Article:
Not the mention that, out of the witch’s cauldron of Syrian war, there emerged the demonic entity IS. Many experts of international affairs fault Erdogan’s ambivalent policy towards IS as one of the reasons why the group is so entrenched in Syria and Iraq and proved so hard to roll back. It is not just the misadventures of foreign policy but Erdogan’s abrasive interactions with other leaders of the world left Turkey often diplomatically friendless and isolated.
There is a clear division in the reactions to the attempted coup in the world society. There is little doubt that, among the secular-liberal section of the political spectrum, most people would have expressed sadness if the coup was successful and Erdogan was ousted. Erdogan has been attracting distrust and antagonism from liberals for a long time.
His throwback social conservatism, his staunch religious reactionaryism, his frequent dalliance in bizarre theorising, all these have earned him little favour with liberals. But the most damaging things are Erdogan’s unrelenting push for centralised power grab, and his vicious crusade against press freedom.
Among all countries of the world, Turkey arrested and jailed the highest number of journalists for two consecutive years in 2012 and 2013. In 2015, Turkey was still among the top countries that jailed journalists for the slightest pretexts.
Such behaviour may be expected of one-party states like China or theocracies like Iran, and Saudi Arabia, but not from a supposed developed democracy and a potential EU member.
Is it any wonder why most international media houses and broadcasters, organisations that employ journalists, didn’t feign to be too worried about the political fate of Erdogan while the coup was going on?
For most people in the Islamic world, Erdogan is a great hero who stood up to big powers like Russia, gave an earful to Israel and supported different Muslim causes without qualification. Understandably, they bitterly condemned the coup attempt from the beginning and is now professing great joy at its failure. They are also condemning secular-liberals for not standing up for a democratically elected leader fight against military-backed elitism.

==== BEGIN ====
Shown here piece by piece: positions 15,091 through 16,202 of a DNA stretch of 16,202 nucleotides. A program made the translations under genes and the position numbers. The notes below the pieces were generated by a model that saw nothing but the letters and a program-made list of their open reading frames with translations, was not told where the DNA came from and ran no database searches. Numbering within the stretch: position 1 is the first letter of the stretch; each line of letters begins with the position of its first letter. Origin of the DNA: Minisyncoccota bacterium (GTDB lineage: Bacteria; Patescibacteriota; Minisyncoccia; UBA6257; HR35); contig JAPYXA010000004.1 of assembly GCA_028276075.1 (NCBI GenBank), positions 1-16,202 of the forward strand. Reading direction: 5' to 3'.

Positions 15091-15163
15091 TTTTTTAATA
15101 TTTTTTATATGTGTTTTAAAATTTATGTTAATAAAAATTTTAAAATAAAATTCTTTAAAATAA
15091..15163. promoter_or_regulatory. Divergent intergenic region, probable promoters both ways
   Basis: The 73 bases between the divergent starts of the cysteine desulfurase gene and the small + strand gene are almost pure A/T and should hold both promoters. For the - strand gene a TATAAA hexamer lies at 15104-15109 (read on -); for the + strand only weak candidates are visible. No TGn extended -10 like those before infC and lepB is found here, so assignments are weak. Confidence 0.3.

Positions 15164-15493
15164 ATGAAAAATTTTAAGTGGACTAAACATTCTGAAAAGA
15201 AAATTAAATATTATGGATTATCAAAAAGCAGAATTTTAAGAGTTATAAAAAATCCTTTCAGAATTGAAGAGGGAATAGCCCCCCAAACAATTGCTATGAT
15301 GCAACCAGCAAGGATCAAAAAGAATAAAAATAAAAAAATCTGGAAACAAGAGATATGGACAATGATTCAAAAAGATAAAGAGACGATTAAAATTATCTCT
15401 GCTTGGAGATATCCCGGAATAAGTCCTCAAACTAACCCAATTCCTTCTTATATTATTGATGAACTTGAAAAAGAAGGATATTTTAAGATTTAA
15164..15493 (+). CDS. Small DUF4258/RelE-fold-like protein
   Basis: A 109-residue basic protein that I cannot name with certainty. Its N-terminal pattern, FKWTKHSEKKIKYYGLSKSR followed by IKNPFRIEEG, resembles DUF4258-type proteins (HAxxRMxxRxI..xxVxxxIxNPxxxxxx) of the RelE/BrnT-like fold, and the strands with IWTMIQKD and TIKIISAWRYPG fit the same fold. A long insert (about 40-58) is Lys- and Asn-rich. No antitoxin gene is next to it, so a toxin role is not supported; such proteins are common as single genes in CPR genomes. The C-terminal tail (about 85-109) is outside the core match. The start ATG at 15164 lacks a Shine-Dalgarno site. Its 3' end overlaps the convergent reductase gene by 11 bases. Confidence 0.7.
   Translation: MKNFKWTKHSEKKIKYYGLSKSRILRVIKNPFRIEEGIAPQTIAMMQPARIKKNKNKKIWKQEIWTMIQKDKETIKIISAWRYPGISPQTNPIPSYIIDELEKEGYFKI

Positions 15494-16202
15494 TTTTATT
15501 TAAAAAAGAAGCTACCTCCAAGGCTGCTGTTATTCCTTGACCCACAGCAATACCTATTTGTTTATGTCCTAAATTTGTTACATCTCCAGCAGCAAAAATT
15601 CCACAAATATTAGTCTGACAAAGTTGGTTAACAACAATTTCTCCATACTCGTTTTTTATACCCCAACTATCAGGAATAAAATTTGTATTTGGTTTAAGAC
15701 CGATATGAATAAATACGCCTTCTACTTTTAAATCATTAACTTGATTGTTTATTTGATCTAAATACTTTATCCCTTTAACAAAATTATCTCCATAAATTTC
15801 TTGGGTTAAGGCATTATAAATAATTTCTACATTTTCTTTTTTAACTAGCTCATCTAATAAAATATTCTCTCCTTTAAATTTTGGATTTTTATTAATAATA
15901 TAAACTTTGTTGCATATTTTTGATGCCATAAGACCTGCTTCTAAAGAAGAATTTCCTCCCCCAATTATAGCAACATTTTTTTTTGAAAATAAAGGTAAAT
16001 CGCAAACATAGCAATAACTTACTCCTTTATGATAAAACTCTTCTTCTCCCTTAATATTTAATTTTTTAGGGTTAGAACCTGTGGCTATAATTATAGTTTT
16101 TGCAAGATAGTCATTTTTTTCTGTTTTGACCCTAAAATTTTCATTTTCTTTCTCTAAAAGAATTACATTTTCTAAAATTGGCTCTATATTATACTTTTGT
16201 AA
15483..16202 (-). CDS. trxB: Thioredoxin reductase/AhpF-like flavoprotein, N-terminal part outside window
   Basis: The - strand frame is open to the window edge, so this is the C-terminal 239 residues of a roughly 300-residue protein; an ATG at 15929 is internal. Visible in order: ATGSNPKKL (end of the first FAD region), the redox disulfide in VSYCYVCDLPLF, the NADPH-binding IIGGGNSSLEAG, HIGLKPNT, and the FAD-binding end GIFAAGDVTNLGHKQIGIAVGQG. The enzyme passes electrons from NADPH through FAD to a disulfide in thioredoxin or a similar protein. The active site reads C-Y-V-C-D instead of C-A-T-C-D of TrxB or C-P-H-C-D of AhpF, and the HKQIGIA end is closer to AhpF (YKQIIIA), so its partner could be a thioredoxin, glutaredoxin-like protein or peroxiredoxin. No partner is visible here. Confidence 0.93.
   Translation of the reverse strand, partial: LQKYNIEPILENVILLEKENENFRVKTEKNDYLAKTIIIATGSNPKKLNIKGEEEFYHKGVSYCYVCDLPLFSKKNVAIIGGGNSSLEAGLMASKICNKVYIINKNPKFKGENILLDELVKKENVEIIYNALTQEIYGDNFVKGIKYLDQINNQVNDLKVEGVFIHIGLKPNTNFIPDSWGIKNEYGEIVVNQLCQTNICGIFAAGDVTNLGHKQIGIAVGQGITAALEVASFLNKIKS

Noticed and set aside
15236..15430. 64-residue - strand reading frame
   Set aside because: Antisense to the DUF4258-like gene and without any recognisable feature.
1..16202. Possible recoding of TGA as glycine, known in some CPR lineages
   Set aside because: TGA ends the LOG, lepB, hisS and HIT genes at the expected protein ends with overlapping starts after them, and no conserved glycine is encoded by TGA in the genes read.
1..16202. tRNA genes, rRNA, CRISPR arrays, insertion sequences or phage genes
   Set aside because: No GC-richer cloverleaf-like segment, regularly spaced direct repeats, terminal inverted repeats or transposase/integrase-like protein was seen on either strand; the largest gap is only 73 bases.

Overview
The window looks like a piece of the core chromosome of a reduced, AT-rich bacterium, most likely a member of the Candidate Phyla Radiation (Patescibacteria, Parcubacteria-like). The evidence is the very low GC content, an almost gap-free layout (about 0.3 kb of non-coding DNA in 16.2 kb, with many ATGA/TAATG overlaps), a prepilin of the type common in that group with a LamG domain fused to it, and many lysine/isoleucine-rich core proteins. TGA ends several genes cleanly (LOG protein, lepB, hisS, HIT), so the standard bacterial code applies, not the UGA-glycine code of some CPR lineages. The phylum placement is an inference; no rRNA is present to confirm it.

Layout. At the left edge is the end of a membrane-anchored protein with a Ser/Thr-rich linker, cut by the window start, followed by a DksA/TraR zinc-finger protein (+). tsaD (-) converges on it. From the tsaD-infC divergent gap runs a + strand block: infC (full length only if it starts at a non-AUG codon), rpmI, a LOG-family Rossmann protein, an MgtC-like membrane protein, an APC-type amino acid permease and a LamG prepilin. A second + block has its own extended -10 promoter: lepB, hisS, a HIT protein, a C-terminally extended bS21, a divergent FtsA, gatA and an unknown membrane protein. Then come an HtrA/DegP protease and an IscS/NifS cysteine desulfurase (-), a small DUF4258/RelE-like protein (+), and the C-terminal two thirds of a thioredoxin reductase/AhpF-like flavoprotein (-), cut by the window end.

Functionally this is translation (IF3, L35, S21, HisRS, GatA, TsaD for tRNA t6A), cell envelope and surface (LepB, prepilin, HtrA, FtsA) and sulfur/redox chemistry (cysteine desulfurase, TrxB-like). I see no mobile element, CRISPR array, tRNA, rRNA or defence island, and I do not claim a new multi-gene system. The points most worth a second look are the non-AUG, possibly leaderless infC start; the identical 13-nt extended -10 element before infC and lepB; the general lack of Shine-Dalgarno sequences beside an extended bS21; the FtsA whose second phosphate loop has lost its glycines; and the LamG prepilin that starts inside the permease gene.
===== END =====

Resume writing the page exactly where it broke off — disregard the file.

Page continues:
Democracy and liberal-democracy are not the same thing. A country can have democratically-elected regimes but be highly illiberal. Voting by a majority does not guarantee rule of law, freedom of expression, equality of opportunity, minority rights, separation of church and state, etc -- conditions that liberals hold dear.
These traditions grew out of Enlightenment movement which was not overlapping with democracy in many countries. Many countries in early modernity were not democracies but were firmly at the forefront of liberalism. Many elected majorities brutally suppressed liberties among the people, sometime with the consent of the people.
That’s why liberal principles have to be zealously guarded in a liberal democracy, especially against aggressive powers of a majoritarian power.
Erdogan has been democratically elected several times with a handsome majority, but he has consistently shown little regard for liberal principles. A failed coup is a victory of democracy over elitism, but if the principles of liberty keep getting short-shifted in Turkey, democracy itself will be under threat soon.
It may be too much to ask, but a victorious and empowered Erdogan should embark on a path of humility and self-restraint rather than triumphal self-aggrandisement, for the sake of the Turkish Republic.